Apollo 13’s infamous understatement, but I love that line. I remembered watching those astronauts going up, and along with my schoolmates holding my breath hoping they would get back down. After their immediate shift in reality they needed to work what with they had creatively and fast, or die in space.
I received an email about my post ‘Take back the hood…’ saying I may have been flippant to those suffering from our current financial crisis. I want to apologize to those who took offense, and want to try and further explain myself when I said there was no financial crisis.
In that spacecraft four decades ago those three astronauts took off with a certain goal in mind – landing on the moon. At the time they would have been part of an elite few who had trained hard enough and given over much of their lives for that purpose. On the way though something went very wrong. They needed to let go of that original goal and re-focus fast.
Apollo 13 crew before the launch
The new goal was to re-enter the atmosphere alive and get back to their friends and family – something many of us take for granted and do every day. We all don’t need to hurl through space to do it, but when times get tougher we hold that thought foremost in our minds. The simple things in life become more cherished when our health or finances change the status quo.
Our lives now have been threatened by a failed system much like those astronauts. We need to change the goal. Whatever our previous goal was when we thought the growth economy was the answer to all of our dreams, but was actually the long introduction into the world’s current nightmare, needs to be re-thought.
If we envision ourselves as the astronauts focusing on the difficult course of action to be taken, life takes on a great feeling of adventure where we take back control of our future and present situation.
The paradigm has shifted. There is no way back to the old ways of doing things without more major damage being done. The astronauts, if they had kept their focus on a moon walk, might have succeeded but to their own demise because achieving both that and getting home wasn’t feasible in the damaged craft they were now in.
The word crisis implies there is a short-term ending in sight, the constant use of the word gives it a certain power as it disables and leaves us powerless waiting for it to be over. But what if we looked at it in another way? Not an ongoing crisis, but a shift that has already happened waiting for us to act accordingly.
What I was trying to put across then and now is that there is light at the end of the tunnel. When we look to the politicians and economic wizards that got us into the mess for the answers, I believe that is the folly.
What we have is a new paradigm. If we hold onto hopes of tiny percentage points of recovery in unemployment figures or a rise in house prices to lead us out of the feelings of frustration or other real-life problems such as, joblessness, foreclosures, hunger or worse, I think that is working against our own recovery.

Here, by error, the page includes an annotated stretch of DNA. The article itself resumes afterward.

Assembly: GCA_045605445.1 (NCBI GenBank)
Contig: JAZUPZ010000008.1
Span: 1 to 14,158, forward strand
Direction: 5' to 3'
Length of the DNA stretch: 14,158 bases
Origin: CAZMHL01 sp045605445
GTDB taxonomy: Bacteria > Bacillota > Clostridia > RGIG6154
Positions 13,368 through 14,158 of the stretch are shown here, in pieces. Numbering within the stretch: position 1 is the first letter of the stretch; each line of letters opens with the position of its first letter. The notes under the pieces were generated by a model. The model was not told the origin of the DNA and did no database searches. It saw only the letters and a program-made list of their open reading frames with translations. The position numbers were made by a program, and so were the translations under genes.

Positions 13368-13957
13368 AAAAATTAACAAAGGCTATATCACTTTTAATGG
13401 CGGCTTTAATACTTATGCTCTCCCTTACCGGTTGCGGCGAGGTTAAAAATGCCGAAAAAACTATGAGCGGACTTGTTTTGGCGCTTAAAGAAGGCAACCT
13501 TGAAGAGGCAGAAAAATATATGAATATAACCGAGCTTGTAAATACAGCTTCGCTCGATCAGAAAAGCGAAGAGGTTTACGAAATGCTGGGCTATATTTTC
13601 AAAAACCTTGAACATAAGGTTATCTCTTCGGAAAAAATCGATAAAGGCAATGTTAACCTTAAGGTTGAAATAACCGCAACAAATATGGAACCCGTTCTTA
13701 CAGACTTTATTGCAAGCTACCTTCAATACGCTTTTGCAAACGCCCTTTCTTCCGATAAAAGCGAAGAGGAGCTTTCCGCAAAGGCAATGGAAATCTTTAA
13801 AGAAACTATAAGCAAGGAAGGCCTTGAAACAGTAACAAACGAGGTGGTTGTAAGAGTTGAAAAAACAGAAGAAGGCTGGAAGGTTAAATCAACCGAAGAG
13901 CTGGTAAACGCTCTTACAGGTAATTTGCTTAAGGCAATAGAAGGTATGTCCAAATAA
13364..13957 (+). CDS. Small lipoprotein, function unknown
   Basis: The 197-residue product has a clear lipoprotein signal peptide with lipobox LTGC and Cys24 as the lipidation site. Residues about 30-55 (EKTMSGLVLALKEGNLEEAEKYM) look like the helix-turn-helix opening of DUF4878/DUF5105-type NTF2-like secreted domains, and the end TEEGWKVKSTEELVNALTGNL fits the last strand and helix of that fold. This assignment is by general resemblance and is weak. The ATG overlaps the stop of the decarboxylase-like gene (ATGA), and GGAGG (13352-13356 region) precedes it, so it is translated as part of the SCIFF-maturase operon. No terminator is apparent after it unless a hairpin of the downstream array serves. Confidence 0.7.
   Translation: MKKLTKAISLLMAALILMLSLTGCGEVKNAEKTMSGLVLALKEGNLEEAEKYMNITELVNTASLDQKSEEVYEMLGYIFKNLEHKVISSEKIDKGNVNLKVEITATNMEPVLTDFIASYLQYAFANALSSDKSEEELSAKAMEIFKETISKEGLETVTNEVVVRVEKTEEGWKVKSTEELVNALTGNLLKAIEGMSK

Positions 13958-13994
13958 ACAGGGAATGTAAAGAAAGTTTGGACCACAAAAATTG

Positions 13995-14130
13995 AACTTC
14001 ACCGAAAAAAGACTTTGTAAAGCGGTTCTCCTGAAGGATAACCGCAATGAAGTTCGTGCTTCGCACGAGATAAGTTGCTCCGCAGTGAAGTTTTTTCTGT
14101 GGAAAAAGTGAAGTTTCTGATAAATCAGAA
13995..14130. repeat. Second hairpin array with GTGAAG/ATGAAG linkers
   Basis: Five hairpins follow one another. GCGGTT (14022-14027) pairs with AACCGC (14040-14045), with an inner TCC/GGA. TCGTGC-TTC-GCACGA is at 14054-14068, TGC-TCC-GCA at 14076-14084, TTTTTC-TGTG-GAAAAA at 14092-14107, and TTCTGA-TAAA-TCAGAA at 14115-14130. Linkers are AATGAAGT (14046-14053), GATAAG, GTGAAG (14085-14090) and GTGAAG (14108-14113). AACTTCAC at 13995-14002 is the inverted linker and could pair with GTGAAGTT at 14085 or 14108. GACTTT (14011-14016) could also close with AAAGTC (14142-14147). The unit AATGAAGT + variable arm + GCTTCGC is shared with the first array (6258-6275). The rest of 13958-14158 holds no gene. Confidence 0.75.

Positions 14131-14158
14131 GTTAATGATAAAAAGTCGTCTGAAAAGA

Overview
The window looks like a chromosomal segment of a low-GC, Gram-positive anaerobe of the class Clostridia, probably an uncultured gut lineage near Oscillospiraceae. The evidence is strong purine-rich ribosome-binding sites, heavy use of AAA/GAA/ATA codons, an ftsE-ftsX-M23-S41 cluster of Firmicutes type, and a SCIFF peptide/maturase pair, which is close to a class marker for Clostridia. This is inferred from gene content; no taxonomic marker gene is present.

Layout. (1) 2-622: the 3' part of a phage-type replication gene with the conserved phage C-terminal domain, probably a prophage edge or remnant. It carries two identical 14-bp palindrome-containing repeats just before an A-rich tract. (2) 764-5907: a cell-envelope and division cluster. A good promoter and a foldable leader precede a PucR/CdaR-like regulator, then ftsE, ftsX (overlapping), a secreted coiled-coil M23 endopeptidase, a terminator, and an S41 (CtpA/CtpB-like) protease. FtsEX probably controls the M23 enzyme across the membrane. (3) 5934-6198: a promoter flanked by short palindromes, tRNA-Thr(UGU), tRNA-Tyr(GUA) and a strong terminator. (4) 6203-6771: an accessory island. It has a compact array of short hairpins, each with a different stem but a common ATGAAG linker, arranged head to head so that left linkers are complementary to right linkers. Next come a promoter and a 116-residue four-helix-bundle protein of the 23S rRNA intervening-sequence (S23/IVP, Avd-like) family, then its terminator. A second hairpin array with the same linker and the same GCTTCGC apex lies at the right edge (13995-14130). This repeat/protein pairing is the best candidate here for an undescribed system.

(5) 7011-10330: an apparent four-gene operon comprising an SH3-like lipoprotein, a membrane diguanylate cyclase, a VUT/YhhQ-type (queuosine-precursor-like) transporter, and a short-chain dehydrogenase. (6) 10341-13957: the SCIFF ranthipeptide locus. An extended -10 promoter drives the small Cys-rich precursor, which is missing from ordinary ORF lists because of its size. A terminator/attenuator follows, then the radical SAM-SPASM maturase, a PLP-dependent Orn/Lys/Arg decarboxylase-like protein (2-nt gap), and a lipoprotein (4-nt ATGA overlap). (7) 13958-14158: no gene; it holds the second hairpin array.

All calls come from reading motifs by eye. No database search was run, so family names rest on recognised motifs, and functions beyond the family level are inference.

If we feel empowered by how and where we spend our money, by the places we live or the people we share our community with I feel that is a lot more realistic and gives us hope for the future. The old way of doing business enriched a small percentage of the population, gave a large percentage of us the illusion all was well, but simultaneously it handed us an environmentally ravaged world, wars raging in too many different countries, political unrest, and populations teetering on the edge of starvation and financial ruin.
I feel we need to look at things in a different light.
We have the power, we have the resources, and no politician unless totally free from corporate interest can make the tough choices to take us into a new way of seeing economy, employment, and the real nurturing of the world’s people.
The astronauts weren’t about to sit around and wait for a statistician sitting in some office to tell them their odds of survival. No they got pro-active, worked with what they had, re-jigged their high-tech craft swirling in black space and got the job done against major odds and came out the other side of it knowing what can be done. Yes they had help, the engineers that helped build the craft were being pro-active and acting altruistically trying to save those three men’s lives. Today’s bankers and politicians don’t seem to have that same altruistic aura about them.
Well we’re the astronauts. No one is exactly handing us the instructions to survive the disaster some of us find ourselves in, but the tools are there all around us. When we accept our situation and stop waiting for the cures to come from above then we will blossom like flowers in spring. Crisis will turn into transition, and life will get better.
We’re all in this mess together. When the powerful economies of the West sort out their wants from their needs, and live more in balance, then the developing countries – who have always been either our endless warehouse of cheap labor and goods, or the dumping grounds for our poisons – may start breathing a deep sigh of relief – as well as the rest of us.
My inner being is warmed when I hear stories of those taking back their power. When communities in the worst-affected countries show their resilience and ignore the misery they’re supposed be in by staying positive, and creatively finding their way in the new paradigm. Once the path is found to that place it will be hard to think of any other way of existing.
“Houston we had a problem!”